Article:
Revealing Passwords

The Microsoft Edge browser, Edge Legacy, and Internet Explorer all offer a convenient mechanism for users to unmask their typing as they edit a password field:

Clicking the little eye icon disables the masking dots so that users can see the characters they’re typing:

This feature can be very useful for those of us who often mistype characters, and is especially important for users with various accessibility needs that can make error-free typing especially challenging. Keyboard users can hit ALT+F8 to toggle the reveal feature without using the mouse.

Nevertheless, Web Developers may disable this feature (for instance, if they offer their own version) by targeting the -ms-reveal pseudo element on an input type=password field:

.classNoReveal::-ms-reveal {
display: none;

If a site offers its own “reveal” feature, it should use CSS to hide the built-in feature to avoid confusing UI like this one:

Alternatively, sites may customize the Password Reveal Icon to better match their visual style.

Edge Legacy and Internet Explorer also respect a Windows policy (DisablePasswordReveal) that removes the password reveal button in various places throughout the system, including Edge Legacy and Internet Explorer. Some security configuration guides suggest setting this policy, arguing “Visible passwords may be seen by nearby persons, compromising them.” This is literally true; it is also true that such nearby persons might simply watch as the user’s fingers as they type in their password manually.

Notably, this Windows policy is not respected2 by Edge 79 and later, so we’ve had a few questions about that. I’d like to point out a few non-obvious characteristics of this feature that might assuage security concerns.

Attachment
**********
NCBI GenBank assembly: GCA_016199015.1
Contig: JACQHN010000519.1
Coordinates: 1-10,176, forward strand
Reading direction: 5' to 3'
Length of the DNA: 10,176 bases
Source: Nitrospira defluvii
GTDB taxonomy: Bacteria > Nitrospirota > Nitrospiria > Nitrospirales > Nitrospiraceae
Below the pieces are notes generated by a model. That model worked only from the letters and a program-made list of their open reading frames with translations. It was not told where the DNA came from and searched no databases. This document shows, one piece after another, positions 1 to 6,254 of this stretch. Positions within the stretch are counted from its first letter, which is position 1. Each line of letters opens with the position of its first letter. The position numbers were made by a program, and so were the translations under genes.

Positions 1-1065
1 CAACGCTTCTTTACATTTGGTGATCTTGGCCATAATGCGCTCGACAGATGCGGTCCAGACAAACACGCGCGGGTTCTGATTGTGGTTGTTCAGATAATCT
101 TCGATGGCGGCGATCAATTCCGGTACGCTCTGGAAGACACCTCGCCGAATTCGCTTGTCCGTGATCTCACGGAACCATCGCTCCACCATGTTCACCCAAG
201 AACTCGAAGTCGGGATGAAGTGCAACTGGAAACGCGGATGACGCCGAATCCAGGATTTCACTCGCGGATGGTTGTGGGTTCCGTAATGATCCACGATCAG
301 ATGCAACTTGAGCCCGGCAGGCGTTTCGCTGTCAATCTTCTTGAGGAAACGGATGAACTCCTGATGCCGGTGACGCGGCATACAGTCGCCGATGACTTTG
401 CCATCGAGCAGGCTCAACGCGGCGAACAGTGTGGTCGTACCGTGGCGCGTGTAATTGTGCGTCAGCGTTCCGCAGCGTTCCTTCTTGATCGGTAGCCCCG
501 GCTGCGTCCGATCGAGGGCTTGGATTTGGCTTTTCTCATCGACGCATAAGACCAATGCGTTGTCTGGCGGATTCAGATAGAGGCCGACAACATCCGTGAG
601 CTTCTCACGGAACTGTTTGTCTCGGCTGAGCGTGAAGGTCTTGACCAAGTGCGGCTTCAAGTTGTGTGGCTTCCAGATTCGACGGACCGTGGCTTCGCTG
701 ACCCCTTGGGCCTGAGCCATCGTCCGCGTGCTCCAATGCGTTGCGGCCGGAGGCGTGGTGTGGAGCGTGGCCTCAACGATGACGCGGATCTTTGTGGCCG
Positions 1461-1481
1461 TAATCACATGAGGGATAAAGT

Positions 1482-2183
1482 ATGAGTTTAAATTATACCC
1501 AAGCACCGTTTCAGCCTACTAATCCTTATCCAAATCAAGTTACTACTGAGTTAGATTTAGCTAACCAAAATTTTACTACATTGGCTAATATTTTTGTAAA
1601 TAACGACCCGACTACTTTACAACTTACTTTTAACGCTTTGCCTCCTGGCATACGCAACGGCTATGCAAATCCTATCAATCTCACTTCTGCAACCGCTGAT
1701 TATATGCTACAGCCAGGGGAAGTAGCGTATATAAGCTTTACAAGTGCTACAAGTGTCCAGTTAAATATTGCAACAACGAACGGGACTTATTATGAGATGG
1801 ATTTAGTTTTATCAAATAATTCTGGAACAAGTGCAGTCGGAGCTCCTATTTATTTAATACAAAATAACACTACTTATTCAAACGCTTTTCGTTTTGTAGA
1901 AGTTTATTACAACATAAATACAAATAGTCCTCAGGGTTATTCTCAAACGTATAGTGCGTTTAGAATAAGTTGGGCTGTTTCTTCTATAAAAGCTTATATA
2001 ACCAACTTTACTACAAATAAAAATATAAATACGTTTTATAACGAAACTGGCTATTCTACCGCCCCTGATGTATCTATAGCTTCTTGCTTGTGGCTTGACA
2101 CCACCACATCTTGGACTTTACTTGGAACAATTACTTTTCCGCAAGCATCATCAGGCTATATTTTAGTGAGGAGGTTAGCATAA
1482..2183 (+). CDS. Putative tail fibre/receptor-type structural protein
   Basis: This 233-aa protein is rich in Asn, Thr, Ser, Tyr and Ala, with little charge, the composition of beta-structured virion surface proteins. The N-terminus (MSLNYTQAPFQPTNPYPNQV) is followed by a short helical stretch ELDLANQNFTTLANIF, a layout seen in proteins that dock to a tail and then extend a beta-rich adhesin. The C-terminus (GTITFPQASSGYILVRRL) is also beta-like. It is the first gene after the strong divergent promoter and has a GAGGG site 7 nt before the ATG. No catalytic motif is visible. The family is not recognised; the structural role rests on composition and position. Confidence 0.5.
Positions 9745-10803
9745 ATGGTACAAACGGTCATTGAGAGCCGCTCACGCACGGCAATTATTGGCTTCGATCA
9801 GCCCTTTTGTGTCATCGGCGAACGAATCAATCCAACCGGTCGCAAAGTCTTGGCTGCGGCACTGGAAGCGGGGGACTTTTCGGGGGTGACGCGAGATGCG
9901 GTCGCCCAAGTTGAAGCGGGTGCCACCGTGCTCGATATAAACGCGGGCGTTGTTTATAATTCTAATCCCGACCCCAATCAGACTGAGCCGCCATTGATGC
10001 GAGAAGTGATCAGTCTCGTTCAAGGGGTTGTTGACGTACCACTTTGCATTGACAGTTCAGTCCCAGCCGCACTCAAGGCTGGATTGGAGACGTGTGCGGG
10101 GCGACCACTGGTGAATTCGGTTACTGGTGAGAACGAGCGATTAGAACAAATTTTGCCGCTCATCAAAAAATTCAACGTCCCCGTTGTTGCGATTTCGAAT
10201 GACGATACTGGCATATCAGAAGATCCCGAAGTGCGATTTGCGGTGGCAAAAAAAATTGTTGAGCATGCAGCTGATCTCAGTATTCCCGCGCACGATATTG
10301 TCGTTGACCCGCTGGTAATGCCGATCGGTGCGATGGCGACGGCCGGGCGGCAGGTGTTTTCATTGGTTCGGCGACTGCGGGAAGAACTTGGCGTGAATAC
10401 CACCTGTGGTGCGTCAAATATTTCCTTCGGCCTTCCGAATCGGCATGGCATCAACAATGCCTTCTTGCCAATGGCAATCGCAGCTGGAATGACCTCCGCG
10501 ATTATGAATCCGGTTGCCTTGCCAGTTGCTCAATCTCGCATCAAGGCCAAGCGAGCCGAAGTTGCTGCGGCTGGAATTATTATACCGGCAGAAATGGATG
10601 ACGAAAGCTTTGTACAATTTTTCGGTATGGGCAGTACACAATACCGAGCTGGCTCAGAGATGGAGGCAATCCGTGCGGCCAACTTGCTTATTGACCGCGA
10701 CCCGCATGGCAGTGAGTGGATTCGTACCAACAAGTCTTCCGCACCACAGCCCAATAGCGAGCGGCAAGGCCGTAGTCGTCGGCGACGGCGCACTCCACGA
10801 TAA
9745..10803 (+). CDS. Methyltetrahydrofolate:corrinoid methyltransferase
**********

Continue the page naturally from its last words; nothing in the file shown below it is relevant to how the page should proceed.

The most obvious attack that administrators are worried about is that a passerby might use this mechanism to steal auto-filled passwords from an unlocked, unattended computer. This concern is misplaced1: when the browser’s Password Manager autofills a password, the reveal icon is removed:

The PasswordInputType code is smart too– an attacker cannot get the icon to appear by simply adding or deleting a few characters, it only reappears after the user completely removes all of the characters in the input field. The icon is hidden if the field is modified by JavaScript, and it’s hidden if focus leaves the input field.

All of these protections mean that the Password Reveal icon is unlikely to be abusable in any meaningful way. Of course, typing passwords at all is an anti-pattern– use the Password Manager to mitigate phishing attacks, and eliminate the use of passwords wherever possible.


1 Notably, while concern about the reveal button is misplaced, it’s entirely possible to steal your own password using the Developer Tools or by running JavaScript from the omnibox.

2 In Edge 87, we added an Edge-specific Group Policy to suppress the reveal button. You shouldn’t use it.

Published by ericlaw

Impatient optimist. Dad. Author/speaker. Created Fiddler & SlickRun. PM @ Microsoft 2001-2012, and 2018-2022, working on Office, IE, and Edge. Now a SWE on Microsoft Defender Web Protection. My words are my own, I do not speak for any other entity.

3 thoughts on “Revealing Passwords

  1. Would have been cool if the following was possible:

    input[type=’password’] {
    text-decoration: red bullet src(‘images/eye.png’);

    Which would draw red bullets/dots and replace the default “eye” with the specified image.

  2. We’ve had to remove the MS reveal and add our own not only for revealing cross-browser, but because the MS one is mouse-only :(
    If it’s going to remain in Edge, it would be nice if it became a full, focusable, named control.

    1. As noted in the post, there’s a keyboard hotkey (Alt+F8) for the reveal icon. Putting it in the tab order is an interesting idea, although it might be surprising to users who are accustomed to using tab to get to the Submit button.

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